1a. Objectives (from AD-416):
Objectives are for the identification of genetic variability for nutritional traits in common bean, the discovery of the genes or quantitative trait loci (QTL) controlling that variability and the development of DNA markers that can be used by plant breeders to incorporate QTL into new and more nutritional common bean cultivars.
1b. Approach (from AD-416):
Single Nucleotide Polymorphism (SNP) DNA markers will be discovered via the use of high throughput DNA sequence analysis using the Illumina/Solexa Genome Analyzer as well as via the analysis of common bean DNA gene fragments amplified using polymerase chain reaction (PCR) primers designed to orthologous soybean genes. Because common bean market classes fall into three distinct groups based on their geographic origins in Central or S. America, three sets of 768 SNP panels specific to the three groups will be developed. These three sets of SNPs will be used to characterize common bean populations segregating for nutritional traits for purposes of QTL discovery. The SNP analysis will be conducted using the Illumina GoldenGate assay which is analyzed on the Illumina BeadStation.
3. Progress Report:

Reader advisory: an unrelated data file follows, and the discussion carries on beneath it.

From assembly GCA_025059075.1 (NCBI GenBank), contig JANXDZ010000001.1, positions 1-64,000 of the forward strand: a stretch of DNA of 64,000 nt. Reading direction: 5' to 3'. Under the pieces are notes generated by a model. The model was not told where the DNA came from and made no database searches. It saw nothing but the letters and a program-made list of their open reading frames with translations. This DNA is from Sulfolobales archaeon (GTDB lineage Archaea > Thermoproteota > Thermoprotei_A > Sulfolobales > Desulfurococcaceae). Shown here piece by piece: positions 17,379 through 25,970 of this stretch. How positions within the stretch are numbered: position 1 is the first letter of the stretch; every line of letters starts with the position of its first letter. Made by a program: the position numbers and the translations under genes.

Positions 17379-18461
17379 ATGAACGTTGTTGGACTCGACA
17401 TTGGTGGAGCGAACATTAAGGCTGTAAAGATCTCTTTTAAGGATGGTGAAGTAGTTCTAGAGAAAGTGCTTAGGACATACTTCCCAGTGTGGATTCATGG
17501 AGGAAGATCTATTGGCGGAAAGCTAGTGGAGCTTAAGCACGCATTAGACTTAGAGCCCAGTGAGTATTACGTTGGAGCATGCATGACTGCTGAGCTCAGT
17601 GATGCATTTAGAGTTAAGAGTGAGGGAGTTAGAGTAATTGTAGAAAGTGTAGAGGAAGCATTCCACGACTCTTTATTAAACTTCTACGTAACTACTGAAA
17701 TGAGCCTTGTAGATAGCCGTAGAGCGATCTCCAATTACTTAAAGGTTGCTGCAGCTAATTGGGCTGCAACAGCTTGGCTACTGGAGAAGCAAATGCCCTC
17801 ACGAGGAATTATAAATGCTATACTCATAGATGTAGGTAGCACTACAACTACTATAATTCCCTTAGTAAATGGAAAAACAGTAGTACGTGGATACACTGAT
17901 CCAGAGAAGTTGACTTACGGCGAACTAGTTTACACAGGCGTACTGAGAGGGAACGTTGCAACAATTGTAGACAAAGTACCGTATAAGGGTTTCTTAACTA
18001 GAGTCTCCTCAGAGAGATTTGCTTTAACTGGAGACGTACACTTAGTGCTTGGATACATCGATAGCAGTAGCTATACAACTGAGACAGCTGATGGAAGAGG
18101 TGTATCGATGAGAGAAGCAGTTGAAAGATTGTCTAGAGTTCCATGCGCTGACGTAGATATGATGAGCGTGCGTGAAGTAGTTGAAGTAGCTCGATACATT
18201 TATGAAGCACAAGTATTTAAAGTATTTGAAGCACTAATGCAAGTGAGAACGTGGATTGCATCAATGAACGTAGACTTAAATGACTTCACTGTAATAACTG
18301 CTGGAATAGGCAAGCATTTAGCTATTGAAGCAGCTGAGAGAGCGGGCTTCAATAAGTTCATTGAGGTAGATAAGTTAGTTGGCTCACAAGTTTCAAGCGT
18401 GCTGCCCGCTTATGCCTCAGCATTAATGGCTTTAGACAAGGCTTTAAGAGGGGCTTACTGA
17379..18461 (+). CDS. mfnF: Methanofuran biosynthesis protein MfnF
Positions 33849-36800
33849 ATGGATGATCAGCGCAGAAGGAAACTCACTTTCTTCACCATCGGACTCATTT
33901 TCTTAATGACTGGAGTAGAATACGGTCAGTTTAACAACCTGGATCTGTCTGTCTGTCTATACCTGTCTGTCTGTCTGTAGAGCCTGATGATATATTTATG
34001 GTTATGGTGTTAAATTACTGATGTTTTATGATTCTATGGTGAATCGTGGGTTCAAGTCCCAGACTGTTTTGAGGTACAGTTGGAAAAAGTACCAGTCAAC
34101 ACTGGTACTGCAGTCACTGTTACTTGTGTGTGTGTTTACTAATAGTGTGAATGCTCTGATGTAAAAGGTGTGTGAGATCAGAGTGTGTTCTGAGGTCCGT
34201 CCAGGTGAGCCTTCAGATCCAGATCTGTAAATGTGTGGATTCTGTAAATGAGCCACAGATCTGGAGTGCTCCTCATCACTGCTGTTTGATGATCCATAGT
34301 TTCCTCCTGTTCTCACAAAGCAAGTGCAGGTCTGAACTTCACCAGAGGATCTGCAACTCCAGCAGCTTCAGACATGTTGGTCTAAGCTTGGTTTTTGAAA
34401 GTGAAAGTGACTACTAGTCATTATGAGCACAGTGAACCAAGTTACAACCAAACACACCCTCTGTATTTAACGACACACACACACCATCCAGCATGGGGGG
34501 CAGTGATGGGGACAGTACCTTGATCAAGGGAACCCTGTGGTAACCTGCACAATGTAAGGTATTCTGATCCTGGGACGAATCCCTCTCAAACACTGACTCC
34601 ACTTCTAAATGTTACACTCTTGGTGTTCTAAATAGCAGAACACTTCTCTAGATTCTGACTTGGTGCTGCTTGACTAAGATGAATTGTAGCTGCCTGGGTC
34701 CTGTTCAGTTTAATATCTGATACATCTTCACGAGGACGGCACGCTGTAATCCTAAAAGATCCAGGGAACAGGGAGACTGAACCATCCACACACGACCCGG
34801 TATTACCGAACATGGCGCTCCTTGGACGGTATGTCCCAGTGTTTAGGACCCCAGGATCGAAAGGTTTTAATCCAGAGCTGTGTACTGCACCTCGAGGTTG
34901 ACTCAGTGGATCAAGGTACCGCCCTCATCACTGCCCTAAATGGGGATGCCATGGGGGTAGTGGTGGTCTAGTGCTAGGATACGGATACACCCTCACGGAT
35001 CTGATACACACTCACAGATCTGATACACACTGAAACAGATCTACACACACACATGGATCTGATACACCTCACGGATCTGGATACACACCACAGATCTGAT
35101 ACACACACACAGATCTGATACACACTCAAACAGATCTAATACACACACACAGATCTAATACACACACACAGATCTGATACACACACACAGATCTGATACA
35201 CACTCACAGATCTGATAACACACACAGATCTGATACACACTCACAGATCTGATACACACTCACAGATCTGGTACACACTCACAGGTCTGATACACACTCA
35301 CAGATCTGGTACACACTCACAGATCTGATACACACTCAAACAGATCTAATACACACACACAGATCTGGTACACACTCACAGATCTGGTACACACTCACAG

Funds from North Dakota State University, Fargo, ND are provided by the Agriculture and Food Research Initiative (AFRI) of the USDA, National Institute of Food and Agriculture (NIFA). The overall objectives of the collaborative project are the identification of genetic variability for nutritional traits in common bean, the discovery of the genes or quantitative trait loci (QTL) controlling that variability and the development of DNA markers that can be used by plant breeders to incorporate QTL into new and more nutritional common bean cultivars. Progress was made in the genetic analysis of 517 common bean cultivars representing a range of market classes (pinto, black, navy, great northern, small red, dark red kidney, light red kidney, white kidney, and snap bean). The cultivars were analyzed with two Illumina iSelect “Beadchips”. Each contained more than 5,000 Single Nucleotide Polymorphism (SNP) DNA markers. These molecular genetic data permit the analysis of the genetic relationships among the 517 common bean cultivars. In addition, a set of wild common bean accessions, the presumed ancestors of today’s common bean cultivars, were analyzed with the same set of more than 10,000 SNP DNA markers. Combining the resulting molecular genetic data from the cultivars and the wild common bean accessions will facilitate an analysis of the relationship between the two groups of common bean lines.